8 posts tagged "Kurt Cobain"
It wasn’t just records—whatever Kurt Cobain wore won cult status. (Just think of the generation of kids he introduced to Daniel Johnston with his famous “Hi, How Are You” T-shirt.) And now, for those who missed them the first time around, Jordan Silver of the excellent Silver Lining Vintage—Jay-Z’s preferred vintage-sunglass dealer, not to mention Bergdorf Goodman’s—is reissuing the Christian Roth specs that Cobain made famous, in a new collaboration with Opening Ceremony. Silver supplied deadstock Roth frames (including the cat-eyes the Nirvana frontman preferred) kitted out with new lenses, in tortoise-print and violet-lensed versions ($450, available at OpeningCeremony.us). Kurt wears his (left) alongside some woman you may recognize if you hit a party or two in 2010.
Jay-Z’s performance at last night’s World Basketball Festival tip-off brought out some fashionable faces, including designers Alexander Wang and Joseph Altuzarra. But the evening’s main style statement occurred when the headliner took to the Radio City Music Hall stage…in a cardigan (top). That may sound more Crosby, Bing (bottom right), than Generation Bling, but—with the help of some shades and beads—the rapper more than pulled it off. Of course, the cardigan has been busily shedding its stodgier associations for the last couple of years, and Jay-Z has been at the forefront of that movement, repeatedly wearing button-front knits in his offstage appearances. So let’s call last night’s black version with patent arm patches an evolution, not a revolution. Perhaps it was no coincidence that moments before the start of his set, the P.A. system blasted Nirvana’s “Smells Like Teen Spirit,” recalling one of music’s most memorable cardis: the fuzzy green number Kurt Cobain wore on MTV Unplugged (bottom left).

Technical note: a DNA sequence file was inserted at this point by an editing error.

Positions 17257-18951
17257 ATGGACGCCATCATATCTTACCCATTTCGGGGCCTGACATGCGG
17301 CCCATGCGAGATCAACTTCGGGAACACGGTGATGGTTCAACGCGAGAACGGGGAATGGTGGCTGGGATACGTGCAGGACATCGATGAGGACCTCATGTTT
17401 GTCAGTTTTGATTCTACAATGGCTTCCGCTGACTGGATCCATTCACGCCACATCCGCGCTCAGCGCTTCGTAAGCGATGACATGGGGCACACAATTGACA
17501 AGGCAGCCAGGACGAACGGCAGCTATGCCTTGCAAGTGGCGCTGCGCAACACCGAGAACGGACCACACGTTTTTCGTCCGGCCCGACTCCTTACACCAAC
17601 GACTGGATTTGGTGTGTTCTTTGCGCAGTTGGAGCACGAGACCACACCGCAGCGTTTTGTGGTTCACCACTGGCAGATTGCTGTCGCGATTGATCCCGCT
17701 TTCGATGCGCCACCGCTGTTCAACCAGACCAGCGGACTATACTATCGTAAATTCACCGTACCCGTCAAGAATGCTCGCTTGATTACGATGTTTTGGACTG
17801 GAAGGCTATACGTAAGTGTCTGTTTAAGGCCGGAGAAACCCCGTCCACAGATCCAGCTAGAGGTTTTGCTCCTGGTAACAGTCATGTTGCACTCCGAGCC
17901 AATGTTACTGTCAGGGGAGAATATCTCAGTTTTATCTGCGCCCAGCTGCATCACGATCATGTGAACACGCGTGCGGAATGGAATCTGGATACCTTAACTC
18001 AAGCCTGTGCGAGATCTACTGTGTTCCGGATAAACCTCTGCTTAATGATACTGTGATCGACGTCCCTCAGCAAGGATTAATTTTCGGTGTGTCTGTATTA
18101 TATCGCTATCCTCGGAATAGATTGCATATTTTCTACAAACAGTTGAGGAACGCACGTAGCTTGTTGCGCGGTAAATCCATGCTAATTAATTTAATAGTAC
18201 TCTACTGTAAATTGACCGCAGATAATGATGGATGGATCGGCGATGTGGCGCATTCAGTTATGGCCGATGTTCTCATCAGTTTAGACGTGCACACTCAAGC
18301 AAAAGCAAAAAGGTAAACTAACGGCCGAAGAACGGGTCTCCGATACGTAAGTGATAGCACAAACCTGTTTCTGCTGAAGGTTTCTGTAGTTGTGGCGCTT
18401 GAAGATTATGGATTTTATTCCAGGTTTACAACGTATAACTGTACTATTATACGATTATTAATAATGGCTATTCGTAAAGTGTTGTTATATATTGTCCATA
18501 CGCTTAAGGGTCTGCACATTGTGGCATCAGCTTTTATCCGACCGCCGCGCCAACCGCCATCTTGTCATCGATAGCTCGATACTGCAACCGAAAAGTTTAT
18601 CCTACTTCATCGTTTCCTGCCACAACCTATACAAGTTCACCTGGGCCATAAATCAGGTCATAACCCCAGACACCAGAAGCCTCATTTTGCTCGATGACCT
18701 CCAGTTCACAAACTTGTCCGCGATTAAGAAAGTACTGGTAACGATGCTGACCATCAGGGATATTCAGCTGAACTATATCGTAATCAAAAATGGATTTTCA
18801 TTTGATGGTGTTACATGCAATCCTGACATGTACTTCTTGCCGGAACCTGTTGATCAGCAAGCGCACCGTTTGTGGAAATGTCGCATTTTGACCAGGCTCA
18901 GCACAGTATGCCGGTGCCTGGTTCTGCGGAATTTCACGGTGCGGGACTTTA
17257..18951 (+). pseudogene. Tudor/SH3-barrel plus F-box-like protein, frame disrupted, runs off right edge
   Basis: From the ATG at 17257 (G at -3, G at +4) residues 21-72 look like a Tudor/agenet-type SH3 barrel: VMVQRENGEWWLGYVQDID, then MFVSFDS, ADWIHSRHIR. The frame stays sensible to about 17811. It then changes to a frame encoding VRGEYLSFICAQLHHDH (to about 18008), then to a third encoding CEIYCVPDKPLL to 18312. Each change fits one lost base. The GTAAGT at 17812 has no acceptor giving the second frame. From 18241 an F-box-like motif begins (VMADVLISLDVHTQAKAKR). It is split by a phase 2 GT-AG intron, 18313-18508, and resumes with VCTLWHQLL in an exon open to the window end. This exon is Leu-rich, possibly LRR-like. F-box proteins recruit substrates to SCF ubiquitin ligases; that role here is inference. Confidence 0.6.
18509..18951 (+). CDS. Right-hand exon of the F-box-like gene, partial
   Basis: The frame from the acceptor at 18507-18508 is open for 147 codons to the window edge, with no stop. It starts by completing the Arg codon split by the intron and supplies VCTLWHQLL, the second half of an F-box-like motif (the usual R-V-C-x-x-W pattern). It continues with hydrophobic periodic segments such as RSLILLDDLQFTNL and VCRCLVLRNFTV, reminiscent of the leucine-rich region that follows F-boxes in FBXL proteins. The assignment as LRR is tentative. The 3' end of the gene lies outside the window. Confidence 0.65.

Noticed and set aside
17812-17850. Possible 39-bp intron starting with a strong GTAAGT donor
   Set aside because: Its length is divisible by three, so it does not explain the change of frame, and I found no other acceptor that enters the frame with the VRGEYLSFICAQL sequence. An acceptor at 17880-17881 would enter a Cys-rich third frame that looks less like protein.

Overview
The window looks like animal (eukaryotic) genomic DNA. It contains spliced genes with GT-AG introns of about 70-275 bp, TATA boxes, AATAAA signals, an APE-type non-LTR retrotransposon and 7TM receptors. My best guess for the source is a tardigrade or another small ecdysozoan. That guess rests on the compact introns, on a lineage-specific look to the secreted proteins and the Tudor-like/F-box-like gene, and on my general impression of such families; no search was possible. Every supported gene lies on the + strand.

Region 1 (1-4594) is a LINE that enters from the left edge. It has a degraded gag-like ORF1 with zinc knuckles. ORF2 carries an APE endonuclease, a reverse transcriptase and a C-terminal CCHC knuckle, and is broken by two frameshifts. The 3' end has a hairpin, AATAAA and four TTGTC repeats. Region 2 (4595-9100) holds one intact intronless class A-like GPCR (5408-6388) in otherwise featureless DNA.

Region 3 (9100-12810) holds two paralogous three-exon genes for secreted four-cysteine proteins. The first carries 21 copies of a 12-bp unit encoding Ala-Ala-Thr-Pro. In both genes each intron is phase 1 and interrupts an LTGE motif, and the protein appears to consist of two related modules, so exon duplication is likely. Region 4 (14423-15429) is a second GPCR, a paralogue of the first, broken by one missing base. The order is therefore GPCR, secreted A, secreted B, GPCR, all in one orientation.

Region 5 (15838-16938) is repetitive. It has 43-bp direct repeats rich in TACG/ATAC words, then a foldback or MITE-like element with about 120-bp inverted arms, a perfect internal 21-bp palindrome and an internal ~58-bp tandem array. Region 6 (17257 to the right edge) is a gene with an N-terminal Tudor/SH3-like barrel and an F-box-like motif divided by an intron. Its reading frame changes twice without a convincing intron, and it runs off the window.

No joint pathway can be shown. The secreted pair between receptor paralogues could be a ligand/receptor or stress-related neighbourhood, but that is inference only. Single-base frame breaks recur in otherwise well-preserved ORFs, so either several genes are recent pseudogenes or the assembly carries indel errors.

In related sartorial news, Jay-Z has teamed up with Nike to design a range of blacked-out Air Force 1′s commemorating the World Basketball Festival. The only way to get your hands on a pair is to bid in eBay’s charity auction, and all proceeds will benefit the Shawn Carter Scholarship Foundation. You have until August 22.
Rob Hopkins, founder of the organization the Transition Network, has won over communities worldwide to his theory that the only way humanity will be able to ameliorate the effects of climate change is by undertaking “the great reskilling,” an intensive re-education in practical skills such as knitting. Transition Town theory has a note of survivalism—it’s easy to imagine adherents learning to can vegetables so they can store them in a bunker, next to their guns—but its principles are starting to trickle down to the mainstream. You can imagine that Hopkins would be very pleased, for example, to hear that Wool and the Gang is opening a store in New York City. Launched earlier this year by Lisa Sabrier and Carolyn Main, the Paris-based brand aims to make knitting attractive and accessible to the style-minded. According to Main, the Zion hat—an oversize fisherman’s cap—can be whipped up by a beginner in a day. “That’s why we introduced the ‘Crazy Sexy Wool’ first,” Main explained, as workmen slapped paint on the walls of the Wool and the Gang boutique in Soho. “The yarn is so thick, it knits fast, and bears mistakes.” The new wool Wool and the Gang is introducing next month—Sugar Baby Alpaca—is intended for more advanced knitters, but even so, the patterns the Wool and the Gang team have devised exploit the aesthetic benefits of the occasional screw-up. “We did a sweater inspired by the one you’d see Kurt Cobain wearing in old photos,” says Main. “There are holes, it’s stretched out and all a little off, in a good way.” Perfectionists will be able to improve their knitting skills at the Wool and the Gang store. Following the launch party tomorrow night, the shop will be hosting lessons every evening for the next week, and beyond that, will remain open daily for knitters who want some help as they cast-on. How-to videos and graphic, jargon-free instruction manuals ought to coax cynics into giving knitting a try; that said, there is an out for the lazy. The Cobain sweater, like all the Wool and the Gang styles that are available as knit kits at the store, can also be purchased ready-made.